In 2012 poet and writer Joel Deane suffered a stroke. Suddenly he was a poet without language. The music and imagery of poetry, for so long the impetus of all his writing, would not come. Year of the Wasp charts Deane’s journey to rediscover his poetic voice.
From these deeply personal origins Deane’s third poetry collection rises to confront the realities of politics and culture, language and love in contemporary Australia. It is a journey of poetic transfiguration that produces a work of unrivalled power, emotional intensity, and insight.
Eileen Chong’s new collection continues her exploration of the contemplative and the personal within subtly shifting contexts of food, love, history and culture. Lovers of her poetry will find much that is familiar and much that is new. Over the three volumes of work represented on this page the reader can map a transition from a precocious apprenticeship to a mature voice, through moments of light and happiness mixed with hints of grief and foreboding....
Antigone Kefala is highly regarded for the intensity of her vision, and her minimalism. Fragments is her first collection of poems in almost twenty years, since the publication of New and Selected Poems in 1998. It follows her 2008 memoir Sydney Journals, of which one critic wrote, ‘Kefala can render the music of the moment so perfectly, she leaves one almost singing with the pleasure of it’. This skill in capturing the moment is just as evident in Fragments, with its linguistic precision, its heightened perception and sense of drama.
In his latest collection, Liam Ferney focuses on the deep contradictions at the heart of modern life. This is fast-paced poetry that is explosive, critical, and engaged.
Ferney uses the argot of politics and the internet to tackle religion, war, love, and late capitalism. Content is a hand grenade tossed into the middle of polite society. He charts and parodies a hypertextual world, engrossed in media while passionately critical of their effects.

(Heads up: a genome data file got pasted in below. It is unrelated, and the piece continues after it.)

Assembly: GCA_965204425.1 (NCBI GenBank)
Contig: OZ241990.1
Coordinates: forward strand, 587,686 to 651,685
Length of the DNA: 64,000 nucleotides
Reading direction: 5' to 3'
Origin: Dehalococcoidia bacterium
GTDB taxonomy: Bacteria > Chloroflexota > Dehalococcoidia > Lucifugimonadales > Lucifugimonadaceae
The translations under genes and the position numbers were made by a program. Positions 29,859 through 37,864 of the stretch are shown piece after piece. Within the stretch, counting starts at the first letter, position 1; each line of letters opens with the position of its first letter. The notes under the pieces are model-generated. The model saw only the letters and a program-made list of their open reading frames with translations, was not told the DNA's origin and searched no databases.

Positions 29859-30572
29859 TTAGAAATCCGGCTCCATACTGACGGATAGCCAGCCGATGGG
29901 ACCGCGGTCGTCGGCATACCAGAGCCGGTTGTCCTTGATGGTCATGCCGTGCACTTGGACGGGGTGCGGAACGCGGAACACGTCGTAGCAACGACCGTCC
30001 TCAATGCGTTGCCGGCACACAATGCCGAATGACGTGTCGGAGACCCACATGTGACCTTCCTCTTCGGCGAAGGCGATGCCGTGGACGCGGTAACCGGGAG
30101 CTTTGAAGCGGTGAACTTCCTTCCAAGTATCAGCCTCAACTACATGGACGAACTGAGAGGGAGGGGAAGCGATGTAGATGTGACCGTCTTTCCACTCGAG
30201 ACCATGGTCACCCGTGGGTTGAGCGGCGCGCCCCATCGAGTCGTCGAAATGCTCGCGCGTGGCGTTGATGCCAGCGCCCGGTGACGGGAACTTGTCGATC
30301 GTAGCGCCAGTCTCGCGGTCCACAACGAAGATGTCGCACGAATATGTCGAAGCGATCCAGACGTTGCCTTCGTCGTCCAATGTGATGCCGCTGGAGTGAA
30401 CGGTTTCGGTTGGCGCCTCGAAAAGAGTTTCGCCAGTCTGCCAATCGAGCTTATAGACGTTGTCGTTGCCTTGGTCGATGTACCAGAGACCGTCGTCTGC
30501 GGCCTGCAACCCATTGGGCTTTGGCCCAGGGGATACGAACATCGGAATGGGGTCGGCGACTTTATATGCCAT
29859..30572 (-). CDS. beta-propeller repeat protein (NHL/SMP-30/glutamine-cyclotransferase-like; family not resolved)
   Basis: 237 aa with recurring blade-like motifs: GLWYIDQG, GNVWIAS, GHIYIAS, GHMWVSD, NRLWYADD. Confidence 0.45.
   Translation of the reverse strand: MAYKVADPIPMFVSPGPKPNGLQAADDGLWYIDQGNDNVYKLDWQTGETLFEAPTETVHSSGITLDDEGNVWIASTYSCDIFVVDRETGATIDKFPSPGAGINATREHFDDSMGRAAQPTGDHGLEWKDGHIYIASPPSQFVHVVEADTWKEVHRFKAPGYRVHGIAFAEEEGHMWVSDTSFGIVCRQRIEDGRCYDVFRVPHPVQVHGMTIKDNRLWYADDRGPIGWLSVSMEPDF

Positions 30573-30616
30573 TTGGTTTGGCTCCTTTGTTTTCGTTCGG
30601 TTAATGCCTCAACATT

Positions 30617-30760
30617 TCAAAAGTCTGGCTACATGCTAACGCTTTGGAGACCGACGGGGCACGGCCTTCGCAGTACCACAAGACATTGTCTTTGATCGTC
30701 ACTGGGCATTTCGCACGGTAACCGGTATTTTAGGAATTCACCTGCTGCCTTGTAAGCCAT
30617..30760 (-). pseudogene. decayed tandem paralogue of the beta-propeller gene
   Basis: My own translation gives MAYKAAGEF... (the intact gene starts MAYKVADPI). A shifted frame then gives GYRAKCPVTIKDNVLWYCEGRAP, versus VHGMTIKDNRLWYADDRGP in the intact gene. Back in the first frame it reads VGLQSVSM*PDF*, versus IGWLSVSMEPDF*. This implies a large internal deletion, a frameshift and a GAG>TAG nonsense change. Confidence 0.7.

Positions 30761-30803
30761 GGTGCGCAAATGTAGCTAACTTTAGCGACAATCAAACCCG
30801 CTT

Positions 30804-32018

'Headwaters marries an extraordinary gift for observation of the natural world and an exquisite appreciation of human creatureliness with marvellous linguistic precision to create a singular, life-affirming music.' John Burnside
Jakob Zigura’s poetry is born out of that high style of address where intellect and scholarship meet demanding form and produce feeling. He moves through both time and space, from the ancient philosophers through to contemporary observation. He is an elegant and authoritative poet. ‘What will suffice’ begins one poem, quoting Wallace Stevens, ‘will, finally, not suffice; unless a puddle with a petrol spill / suffice to read the gestures of the wind.’ These gestures involve a straight back and firm steps. The halls resound, the petrol spills, and, as Emily Dickinson put it, ‘a formal feeling...
Time and motion are undercurrents in these new poems by Sarah Day. Her subjects encompass the commonplace in the Australian landscape: the remnant beak of a raven, tree shadows in urban streets, industrial cranes and mowing-machines, as well as the exotic or peculiar: the world seed bank in Norway, artefacts in Pompeii, Graeco-Egyptian funeral portraits, the landscape paintings of John Glover, the Earth as seen from elsewhere in the Milky Way. These poems, individually and collectively, invite questions about the enigmatic nature of past, present and future.
A children’s game in an overgrown garden is the first hint of a troubling presence in the old house ‘Eldershaw’. But is the haunting a memory of the past inscribed in the stonework or a discord the occupants have brought with them?
Eldershaw is a brilliant piece of ‘uncanny’ fiction… alive and convincing at every point, crackling with engagement and intensity.
Martin Duwell, Australian Poetry Review
[A] wonderful love poem and elegy… [of] almost unbearable poignancy. The final dateless narrative, ‘The Pool’, is a high point of Australian poetry.
Geoffrey Lehmann, The Weekend Australian
1953 is a unique verse narrative composed of monologues and verse portraits. Together, these build towards the story of an Australian town, Eurandangee, and its people on a particular summer’s day in the 1950s. The poems reflect the perspective of a number of the town’s residents. Rumbling beneath this is the broader examination of a developing post-war Australia, with issues of the lingering effects of war and violence and an accumulation of cultural change....